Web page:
Designing with Hybridity, Scalar Paradoxes, and Complex Dynamics: How Two Domestic Gardens Challenge the Contemporary Landscape Imagination

B. Cattoor, Valerie Dewaelheyns

Research output: Contribution to journalArticleScientificpeer-review

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Abstract

Belonging to the small-scale and private sphere, gardens are usually omitted from urban and regional landscape plans. Yet, we argue that the assemblage of everyday gardens – the garden complex – is an inherent component of the landscape metropolis that holds the potential to become a powerful landscape agency. This potential is enclosed, among others, within three particular qualities: hybridity, scalar paradoxes, and complex dynamics. Practicing these qualities as concepts for landscape design and analysis helps to expand the imaginaries of everyday gardens to more purposefully reflect and negotiate the condition of the landscape metropolis. By means of two case studies – two domestic gardens – we demonstrate that designing with hybridity entails versatility, simultaneity, and multiplicity, thereby engendering a richness of meaning and experiences. This pluralism is also inherent in the scalar paradoxes we observed. Cross-scalar interactions evoke design implications that transcend the confines of the private plot, surpassing individual, human gain, and making individual gardens enter into dialogue with each other and with their surroundings. Lastly, by working with an enlarged set of complex dynamics, the two case studies prove that a garden can be a driver of change and innovation, and thereby a valuable source of resilience.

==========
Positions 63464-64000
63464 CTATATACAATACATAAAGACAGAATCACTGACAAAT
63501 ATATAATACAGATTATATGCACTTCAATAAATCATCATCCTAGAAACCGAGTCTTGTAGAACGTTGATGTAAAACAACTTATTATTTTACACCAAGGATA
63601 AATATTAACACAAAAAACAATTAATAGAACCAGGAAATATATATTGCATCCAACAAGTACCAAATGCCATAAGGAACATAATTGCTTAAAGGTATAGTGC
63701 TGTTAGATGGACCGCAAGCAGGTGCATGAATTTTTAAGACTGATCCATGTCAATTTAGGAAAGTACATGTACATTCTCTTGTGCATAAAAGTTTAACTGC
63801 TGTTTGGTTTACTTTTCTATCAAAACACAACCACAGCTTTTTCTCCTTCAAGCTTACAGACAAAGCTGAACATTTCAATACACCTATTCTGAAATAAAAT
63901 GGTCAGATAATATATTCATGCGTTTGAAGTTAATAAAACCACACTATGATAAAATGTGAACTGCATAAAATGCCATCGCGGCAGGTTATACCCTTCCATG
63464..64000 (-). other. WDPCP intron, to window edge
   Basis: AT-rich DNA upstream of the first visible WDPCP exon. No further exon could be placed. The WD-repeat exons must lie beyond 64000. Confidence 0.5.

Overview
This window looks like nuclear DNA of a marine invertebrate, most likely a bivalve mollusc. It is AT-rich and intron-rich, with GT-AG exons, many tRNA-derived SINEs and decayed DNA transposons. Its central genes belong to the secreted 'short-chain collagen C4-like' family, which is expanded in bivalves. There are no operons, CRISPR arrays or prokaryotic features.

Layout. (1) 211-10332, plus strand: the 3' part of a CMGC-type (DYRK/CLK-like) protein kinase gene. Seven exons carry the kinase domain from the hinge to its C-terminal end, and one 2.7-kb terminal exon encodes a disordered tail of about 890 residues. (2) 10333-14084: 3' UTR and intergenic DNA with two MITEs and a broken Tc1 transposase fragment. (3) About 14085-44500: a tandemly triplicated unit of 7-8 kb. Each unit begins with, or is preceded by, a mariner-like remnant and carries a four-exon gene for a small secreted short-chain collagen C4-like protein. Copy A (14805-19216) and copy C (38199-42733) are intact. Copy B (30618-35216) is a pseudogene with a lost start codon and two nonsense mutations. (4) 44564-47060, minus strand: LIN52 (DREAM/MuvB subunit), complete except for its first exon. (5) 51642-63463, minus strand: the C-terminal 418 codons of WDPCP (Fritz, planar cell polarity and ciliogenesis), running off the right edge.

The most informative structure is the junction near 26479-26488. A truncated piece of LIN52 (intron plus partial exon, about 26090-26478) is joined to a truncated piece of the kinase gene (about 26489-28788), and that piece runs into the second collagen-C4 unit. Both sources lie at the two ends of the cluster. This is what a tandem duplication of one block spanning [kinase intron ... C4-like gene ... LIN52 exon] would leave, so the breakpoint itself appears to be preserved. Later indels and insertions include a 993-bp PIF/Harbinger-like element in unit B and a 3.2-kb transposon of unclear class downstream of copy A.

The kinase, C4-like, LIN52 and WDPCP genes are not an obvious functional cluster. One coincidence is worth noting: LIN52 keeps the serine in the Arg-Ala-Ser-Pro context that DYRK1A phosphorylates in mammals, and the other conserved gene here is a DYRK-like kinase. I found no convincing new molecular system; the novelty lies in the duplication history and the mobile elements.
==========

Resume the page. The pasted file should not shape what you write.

Original languageEnglish
Pages (from-to)53-74
Number of pages22
JournalSpool. Journal of Architecture and the Built Environment
Volume7
Issue number1 #6
DOIs
Publication statusPublished - 2020

Keywords

  • Complex dynamics
  • Domestic gardens
  • Everyday gardens
  • Flanders
  • Garden complex
  • Garden design
  • Hybridity
  • Landscape architecture
  • Landscape imagination
  • Landscape metropolis
  • Scalar paradox

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